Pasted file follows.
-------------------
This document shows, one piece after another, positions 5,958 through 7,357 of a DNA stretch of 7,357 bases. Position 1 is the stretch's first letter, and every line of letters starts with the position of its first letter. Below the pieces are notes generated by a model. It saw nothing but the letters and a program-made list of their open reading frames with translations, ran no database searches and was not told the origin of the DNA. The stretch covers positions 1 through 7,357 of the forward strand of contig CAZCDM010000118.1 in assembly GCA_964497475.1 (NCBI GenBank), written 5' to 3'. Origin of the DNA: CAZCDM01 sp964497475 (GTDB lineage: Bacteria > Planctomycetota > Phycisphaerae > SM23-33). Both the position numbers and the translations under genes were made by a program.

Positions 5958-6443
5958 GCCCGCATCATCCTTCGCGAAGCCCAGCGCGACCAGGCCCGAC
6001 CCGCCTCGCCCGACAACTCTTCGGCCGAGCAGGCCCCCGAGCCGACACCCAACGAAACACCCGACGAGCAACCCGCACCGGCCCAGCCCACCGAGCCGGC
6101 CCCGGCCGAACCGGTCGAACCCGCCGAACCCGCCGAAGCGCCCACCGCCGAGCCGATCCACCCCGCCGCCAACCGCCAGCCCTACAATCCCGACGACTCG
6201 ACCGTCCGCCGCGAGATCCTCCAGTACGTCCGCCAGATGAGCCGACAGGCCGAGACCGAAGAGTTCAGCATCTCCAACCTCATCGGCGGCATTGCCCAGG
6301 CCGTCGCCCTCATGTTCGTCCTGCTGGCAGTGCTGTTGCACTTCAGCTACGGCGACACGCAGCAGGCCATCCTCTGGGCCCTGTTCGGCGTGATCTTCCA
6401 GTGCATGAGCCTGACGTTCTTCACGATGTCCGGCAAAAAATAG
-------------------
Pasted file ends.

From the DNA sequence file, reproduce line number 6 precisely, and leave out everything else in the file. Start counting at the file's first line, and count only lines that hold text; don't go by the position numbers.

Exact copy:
6201 ACCGTCCGCCGCGAGATCCTCCAGTACGTCCGCCAGATGAGCCGACAGGCCGAGACCGAAGAGTTCAGCATCTCCAACCTCATCGGCGGCATTGCCCAGG